The recent discovery of hexagonal-close-packed (hcp) Au nanoparticles, crystallized at the tips of Ge nanowires following vapor–liquid–solid (VLS) growth, prompts interest in the mechanism of metastable phase formation in the Au catalyst. The equilibrium structure of Au is face-centered cubic, and observation of hexagonal close-packing in Au is very rare. Here we report on eutectic melting of Au nanocatalysts in the transmission electron microscope (TEM), followed by rapid quenching, and subsequent in situ annealing at intermediate temperatures. A metastable hexagonal Au–Ge alloy phase solidifies during quenching of the Au–Ge liquid in the TEM, and it is a likely precursor to formation of metastable hcp Au during nanowire post-VLS cooling. A novel aspect of the hcp Au phase formation is the rejection of quenched-in Ge from the alloy during low-temperature in situ TEM annealing, while maintaining the metastable hcp crystal structure, indicating that this is the likely pathway for hcp formation following nanowire growth. The kinetics of metastable phase formation are discussed in relation to the unique characteristics of VLS nanowire growth: Ge supersaturation during growth and undercooling of the nanoscale liquid catalyst prior to crystallization at the end of growth.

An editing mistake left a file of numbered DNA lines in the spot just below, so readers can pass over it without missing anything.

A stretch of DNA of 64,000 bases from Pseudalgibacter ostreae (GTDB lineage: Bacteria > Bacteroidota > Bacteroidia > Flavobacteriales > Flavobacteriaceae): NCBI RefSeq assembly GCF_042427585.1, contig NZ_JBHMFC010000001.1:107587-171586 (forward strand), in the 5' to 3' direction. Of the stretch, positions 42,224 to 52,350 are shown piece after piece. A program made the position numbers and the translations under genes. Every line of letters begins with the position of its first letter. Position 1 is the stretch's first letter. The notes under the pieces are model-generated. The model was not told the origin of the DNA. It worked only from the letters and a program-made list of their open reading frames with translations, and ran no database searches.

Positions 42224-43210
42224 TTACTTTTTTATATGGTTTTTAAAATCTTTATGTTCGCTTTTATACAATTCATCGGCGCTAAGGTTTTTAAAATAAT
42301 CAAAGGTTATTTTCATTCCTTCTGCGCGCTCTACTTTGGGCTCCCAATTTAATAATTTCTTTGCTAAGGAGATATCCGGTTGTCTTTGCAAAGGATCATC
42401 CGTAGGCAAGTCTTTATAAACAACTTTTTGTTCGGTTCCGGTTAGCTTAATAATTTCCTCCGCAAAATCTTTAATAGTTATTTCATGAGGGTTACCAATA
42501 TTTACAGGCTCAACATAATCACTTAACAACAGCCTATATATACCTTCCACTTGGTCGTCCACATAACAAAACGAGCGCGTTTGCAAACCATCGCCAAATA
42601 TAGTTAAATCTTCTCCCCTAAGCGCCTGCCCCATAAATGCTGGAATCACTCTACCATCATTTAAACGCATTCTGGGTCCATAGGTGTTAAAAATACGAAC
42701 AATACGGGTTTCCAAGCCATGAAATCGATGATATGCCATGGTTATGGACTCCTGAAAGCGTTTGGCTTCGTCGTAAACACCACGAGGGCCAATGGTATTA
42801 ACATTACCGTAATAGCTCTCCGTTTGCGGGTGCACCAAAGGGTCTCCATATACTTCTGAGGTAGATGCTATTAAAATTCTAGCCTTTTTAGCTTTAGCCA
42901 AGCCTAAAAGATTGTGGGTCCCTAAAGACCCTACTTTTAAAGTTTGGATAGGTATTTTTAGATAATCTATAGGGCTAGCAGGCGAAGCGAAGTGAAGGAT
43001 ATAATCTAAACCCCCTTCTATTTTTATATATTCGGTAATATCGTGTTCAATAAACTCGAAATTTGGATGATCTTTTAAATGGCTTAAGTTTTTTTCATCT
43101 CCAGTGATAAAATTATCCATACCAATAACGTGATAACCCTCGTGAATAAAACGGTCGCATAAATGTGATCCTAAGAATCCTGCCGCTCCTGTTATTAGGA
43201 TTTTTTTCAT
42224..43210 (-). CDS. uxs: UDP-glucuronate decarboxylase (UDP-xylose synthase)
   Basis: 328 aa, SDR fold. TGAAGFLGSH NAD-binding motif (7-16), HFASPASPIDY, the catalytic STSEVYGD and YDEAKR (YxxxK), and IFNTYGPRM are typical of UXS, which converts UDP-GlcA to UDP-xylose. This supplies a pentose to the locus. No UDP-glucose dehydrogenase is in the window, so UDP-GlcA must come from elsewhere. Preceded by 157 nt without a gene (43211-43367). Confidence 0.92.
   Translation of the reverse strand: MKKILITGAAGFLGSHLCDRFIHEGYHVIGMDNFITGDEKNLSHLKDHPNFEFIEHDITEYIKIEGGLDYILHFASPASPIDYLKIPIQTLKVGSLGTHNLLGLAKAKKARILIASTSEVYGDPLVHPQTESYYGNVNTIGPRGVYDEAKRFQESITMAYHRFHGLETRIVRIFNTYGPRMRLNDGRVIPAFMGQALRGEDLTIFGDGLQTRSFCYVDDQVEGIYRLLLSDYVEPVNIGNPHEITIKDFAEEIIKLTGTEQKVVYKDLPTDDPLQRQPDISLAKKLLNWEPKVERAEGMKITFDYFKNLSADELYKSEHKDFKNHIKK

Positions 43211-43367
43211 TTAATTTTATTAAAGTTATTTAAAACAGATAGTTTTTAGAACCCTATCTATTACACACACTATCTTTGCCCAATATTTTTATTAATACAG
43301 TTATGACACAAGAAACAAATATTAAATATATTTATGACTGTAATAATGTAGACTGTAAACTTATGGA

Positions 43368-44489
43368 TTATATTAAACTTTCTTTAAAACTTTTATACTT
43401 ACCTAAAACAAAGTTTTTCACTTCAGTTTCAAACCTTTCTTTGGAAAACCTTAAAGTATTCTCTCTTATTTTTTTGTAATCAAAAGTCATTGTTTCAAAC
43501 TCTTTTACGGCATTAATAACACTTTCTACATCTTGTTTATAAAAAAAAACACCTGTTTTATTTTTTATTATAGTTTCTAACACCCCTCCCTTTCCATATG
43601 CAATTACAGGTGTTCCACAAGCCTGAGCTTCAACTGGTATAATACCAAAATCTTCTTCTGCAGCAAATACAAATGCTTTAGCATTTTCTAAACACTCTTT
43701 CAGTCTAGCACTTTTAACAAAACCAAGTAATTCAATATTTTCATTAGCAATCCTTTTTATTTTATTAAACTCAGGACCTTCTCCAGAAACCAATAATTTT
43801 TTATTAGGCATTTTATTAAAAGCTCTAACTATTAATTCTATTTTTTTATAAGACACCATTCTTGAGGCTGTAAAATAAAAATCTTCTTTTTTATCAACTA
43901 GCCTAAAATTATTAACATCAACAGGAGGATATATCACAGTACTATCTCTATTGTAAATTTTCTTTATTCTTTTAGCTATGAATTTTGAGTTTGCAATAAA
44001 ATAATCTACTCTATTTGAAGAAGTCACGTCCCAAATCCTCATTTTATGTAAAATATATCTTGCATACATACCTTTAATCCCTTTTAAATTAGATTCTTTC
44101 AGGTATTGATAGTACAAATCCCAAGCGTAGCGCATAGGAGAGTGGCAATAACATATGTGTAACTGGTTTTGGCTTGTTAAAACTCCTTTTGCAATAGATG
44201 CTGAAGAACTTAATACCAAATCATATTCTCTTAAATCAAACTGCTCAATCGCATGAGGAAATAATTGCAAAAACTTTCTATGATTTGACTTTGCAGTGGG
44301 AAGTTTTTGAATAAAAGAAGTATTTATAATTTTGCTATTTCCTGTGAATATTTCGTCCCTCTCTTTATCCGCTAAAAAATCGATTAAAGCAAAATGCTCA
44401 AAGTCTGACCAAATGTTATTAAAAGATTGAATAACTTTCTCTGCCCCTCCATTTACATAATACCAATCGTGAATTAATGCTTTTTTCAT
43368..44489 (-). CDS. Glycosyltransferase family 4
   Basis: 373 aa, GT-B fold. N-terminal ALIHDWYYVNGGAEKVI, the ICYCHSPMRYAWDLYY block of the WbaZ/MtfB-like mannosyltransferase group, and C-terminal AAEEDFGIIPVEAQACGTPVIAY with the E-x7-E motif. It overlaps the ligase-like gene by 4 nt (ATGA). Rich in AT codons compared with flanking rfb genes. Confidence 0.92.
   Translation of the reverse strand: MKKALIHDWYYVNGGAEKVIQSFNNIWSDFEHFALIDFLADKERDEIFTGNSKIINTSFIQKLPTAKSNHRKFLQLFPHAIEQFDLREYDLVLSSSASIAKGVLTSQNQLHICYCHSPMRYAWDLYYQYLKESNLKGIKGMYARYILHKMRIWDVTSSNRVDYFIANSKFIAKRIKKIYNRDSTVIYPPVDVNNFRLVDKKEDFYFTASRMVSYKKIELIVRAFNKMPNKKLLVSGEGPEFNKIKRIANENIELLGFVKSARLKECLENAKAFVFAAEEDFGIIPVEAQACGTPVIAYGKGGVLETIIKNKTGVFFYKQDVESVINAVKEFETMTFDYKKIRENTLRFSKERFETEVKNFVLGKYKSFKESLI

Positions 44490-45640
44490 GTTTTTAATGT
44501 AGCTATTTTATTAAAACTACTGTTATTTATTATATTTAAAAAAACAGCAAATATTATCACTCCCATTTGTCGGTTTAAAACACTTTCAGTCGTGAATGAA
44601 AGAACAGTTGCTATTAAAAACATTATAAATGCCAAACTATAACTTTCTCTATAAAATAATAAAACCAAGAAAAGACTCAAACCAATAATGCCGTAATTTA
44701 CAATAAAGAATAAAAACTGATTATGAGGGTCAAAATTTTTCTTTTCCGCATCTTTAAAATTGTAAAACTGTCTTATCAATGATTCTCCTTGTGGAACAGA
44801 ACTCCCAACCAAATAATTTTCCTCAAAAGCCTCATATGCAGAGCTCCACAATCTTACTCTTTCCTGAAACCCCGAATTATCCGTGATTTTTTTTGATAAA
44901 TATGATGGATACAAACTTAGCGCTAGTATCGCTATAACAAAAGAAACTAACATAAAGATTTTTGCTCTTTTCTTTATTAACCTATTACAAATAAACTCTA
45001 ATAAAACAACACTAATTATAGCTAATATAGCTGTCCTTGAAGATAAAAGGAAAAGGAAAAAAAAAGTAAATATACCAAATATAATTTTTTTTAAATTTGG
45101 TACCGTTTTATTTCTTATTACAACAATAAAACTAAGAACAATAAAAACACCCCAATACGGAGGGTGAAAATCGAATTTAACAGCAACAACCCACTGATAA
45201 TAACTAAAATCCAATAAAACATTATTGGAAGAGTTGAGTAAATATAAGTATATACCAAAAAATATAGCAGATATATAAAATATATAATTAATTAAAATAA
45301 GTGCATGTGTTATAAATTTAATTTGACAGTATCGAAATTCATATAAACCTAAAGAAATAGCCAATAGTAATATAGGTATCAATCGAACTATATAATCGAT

Followup to an ex situ study, researcher investigate presence of rare hcp-Au morphology at room temperature. This study was only feasible via fast quenching rates of Fusion systems. Additionally, temperature accuracy and imaging capabilities of the Fusion system enabled them to further investigate their initial hypothesis.